2-minute video illustrating the larvae in a couple of my Lagoons (plus a brief cameo from the children):

Glass vase Lagoon ~4 months later (see the May version above), now well-rotted but still rich with hoverfly larvae
Empty Myathropa florea pupae (adults successfully emerged) found underneath the wooden plank the glass vase Lagoon (above) was sitting on
Mia’s hoverfly pupa, though she confused it with the egg stage – fair enough 🙂

September – we’ve had a late summer, a peak in temperature in the UK this month, and it’s meant that there has been a hoverfly boom in Lagoons! It’s nearly October and I’ve counted several tiny larvae in our garden Lagoons, I wonder if they will survive.

First instar larva recorded on September 29th

We also have several medium to large larvae, likely reaching 3rd stage (or final stage). All these larvae are very likely to overwinter now, they will stop growing larger and start fattening up for winter, becoming visually opaque.

Larger hoverfly larvae sharing Lagoons with the tiny instars

During winter they don’t tend to feed, though most remain in the water. It will be interesting to see how they are in a month!

9 Replies to “Hoverfly Lagoons 2020”

  1. Thank you for the lovely video’s.
    I have just looked through my two lagoons in my back garden, which I made on 10 Apr 20 and could find very little unlike Mia. Interestingly although in a shaded and somewhat overgrown area of the garden, much of the leaf litter I put on top of the lagoon and in the lower trays was missing. We do have a lot of birds coming into the garden to feed. I wonder if some of this has been removed for nesting material or do they feed on the Hoverfly larvae?

  2. Hi Stephen – I’m so pleased you enjoyed them. Yes this is possible, birds will remove leaf litter for nesting material (just FYI see FAQs on the project page https://www.thebuzzclub.uk/hoverfly-lagoons) and they will eat the larvae later on, so it can become a problem in some gardens. Volunteers have reported using small logs or sticks placed over the top of Lagoons to prevent this from happening, even a cage in one particularly problematic case! But you may find if you replace the content, the birds have moved on in their cycle so won’t repeat this behaviour.

  3. I’ve got four lagoons and three of them were full with larvae – 51 in one of them! In the one with no hoverfly larvae, I did find another larva which I dutifully returned. On reading your blog to my horror I realised it was probably a muscid larva; looked just like your pic! Perhaps that accounts for the lack of rat-tailed maggots.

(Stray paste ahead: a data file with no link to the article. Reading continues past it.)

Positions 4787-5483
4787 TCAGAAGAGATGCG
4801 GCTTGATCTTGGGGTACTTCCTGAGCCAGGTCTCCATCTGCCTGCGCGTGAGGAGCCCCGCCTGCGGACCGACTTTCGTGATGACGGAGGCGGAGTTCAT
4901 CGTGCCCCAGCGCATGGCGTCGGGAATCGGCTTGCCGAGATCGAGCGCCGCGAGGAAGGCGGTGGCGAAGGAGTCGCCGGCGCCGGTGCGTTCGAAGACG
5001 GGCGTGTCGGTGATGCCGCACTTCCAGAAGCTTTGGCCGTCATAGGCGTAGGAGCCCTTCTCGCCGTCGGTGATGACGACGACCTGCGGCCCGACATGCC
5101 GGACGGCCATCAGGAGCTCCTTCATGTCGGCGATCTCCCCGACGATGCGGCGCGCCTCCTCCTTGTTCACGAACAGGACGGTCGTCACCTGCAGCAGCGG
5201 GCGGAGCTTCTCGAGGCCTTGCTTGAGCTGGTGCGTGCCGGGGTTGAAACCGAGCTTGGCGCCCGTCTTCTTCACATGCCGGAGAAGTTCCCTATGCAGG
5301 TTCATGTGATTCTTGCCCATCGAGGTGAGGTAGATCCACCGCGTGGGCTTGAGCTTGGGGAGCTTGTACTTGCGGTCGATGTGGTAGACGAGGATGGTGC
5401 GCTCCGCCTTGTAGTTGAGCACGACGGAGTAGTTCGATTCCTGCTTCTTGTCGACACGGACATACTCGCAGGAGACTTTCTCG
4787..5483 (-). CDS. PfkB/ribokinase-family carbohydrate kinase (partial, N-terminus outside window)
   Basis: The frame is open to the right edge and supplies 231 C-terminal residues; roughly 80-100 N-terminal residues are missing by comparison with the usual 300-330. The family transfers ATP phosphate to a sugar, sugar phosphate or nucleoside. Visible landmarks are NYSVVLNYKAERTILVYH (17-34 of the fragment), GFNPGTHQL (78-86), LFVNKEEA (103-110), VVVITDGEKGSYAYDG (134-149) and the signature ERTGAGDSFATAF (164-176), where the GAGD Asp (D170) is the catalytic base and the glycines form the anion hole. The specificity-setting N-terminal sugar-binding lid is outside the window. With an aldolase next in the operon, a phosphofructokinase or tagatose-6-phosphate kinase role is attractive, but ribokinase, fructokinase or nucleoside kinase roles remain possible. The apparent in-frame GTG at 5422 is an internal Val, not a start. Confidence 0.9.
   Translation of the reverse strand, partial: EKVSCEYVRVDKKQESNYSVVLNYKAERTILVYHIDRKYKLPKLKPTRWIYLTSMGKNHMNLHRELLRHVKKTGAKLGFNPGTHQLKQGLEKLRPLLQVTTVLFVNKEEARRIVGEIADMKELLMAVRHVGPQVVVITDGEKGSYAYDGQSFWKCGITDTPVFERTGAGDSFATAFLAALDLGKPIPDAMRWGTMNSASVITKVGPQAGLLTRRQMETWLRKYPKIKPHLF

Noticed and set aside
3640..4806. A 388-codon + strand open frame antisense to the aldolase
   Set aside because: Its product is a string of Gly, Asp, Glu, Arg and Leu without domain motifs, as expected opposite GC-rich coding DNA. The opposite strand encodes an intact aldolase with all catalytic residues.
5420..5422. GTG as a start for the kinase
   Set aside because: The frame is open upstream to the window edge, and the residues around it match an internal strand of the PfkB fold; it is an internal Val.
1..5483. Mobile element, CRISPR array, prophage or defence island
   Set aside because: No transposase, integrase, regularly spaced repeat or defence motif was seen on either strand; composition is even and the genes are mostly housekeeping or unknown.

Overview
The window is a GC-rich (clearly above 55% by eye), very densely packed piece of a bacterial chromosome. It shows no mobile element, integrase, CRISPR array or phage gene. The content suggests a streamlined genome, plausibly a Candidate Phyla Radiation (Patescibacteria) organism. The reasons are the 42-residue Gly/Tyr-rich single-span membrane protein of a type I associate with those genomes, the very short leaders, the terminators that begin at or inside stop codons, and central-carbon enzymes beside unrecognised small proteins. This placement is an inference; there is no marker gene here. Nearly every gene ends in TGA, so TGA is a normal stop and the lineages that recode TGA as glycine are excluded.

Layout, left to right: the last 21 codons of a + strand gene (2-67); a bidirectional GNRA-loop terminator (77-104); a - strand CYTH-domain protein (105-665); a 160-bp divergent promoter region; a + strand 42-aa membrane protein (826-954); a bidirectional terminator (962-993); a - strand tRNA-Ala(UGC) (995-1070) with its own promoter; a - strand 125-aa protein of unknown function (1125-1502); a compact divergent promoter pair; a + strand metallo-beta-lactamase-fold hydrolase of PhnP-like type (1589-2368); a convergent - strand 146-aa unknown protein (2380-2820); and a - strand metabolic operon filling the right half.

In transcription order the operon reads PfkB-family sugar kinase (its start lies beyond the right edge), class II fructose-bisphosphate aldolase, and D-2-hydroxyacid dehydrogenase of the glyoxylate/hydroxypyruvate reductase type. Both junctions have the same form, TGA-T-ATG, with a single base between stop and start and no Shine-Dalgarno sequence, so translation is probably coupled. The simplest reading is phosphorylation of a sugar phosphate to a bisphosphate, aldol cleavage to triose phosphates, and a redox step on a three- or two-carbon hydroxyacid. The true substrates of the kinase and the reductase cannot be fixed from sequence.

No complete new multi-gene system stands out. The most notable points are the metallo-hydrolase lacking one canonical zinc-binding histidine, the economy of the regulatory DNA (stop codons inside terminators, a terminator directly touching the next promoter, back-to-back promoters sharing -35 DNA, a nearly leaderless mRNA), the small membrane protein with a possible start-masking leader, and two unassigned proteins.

Any top tips for getting rid of the smell on your hands? Despite MUCH scrubbing and hand cream, I could still detect the grassy stink the next day. Ha, ha – it kept the family at arms’ length!

    1. Ah yes, the muscid larvae may be predators and so eat hoverfly larvae (and mosquito larvae), often all of them if they come across them (for those reading this and interested see: http://www.hoverflylagoons.co.uk/the-lagoon-community/). The smell, yes, I’ve described it as the bog of eternal stench, as it can linger. I’m afraid if it does bother you, the best solution is wearing reusable household gloves.

  4. Inspired by your ideas I have two lazy hoverfly lagoons, eg black buckets with garden gunge in which I make sure are topped up with water. I have recently really noticed lots of hoverflies on the umbellifers I grow in my garden so am very chuffed. I will try to be more scientific next time and will join your efforts and do the monitering. Great to see the hoverfly photographs by the wonderful Steven Falk.

  5. Hi
    I have just witnessed 2 parasitoid ichneumon (possibly confusor) wasps emerging from hoverfly cocoons. Should I be concerned? I have photographed then released them as nature has a way of balancing itself. I hope this was the correct thing to do.

    I have one very successful, densely packed grass lagoon in the rear of a flowerbed, shaded for the first half of the day and one not so successful lagoon filled with leaves at the foot of the trunk of a weeping pear tree (in shade all day). Not sure how much the position has affected the success rate or if the type of leaves may be an issue – There are some eucalyptus leaves that made there way into the lagoon. I know a lot of different species steer clear of eucalyptus’ pungent, antiseptic properties.

    1. No concern necessary, this is normal as they are part of the community. We’ve been experimenting with different contents in the ‘pupation trays’ to limit parasitoids, because they will just parasitise everything they find and the trays may end up acting a little like a serving platter. We’re experimenting with different content and depth. Watch this space…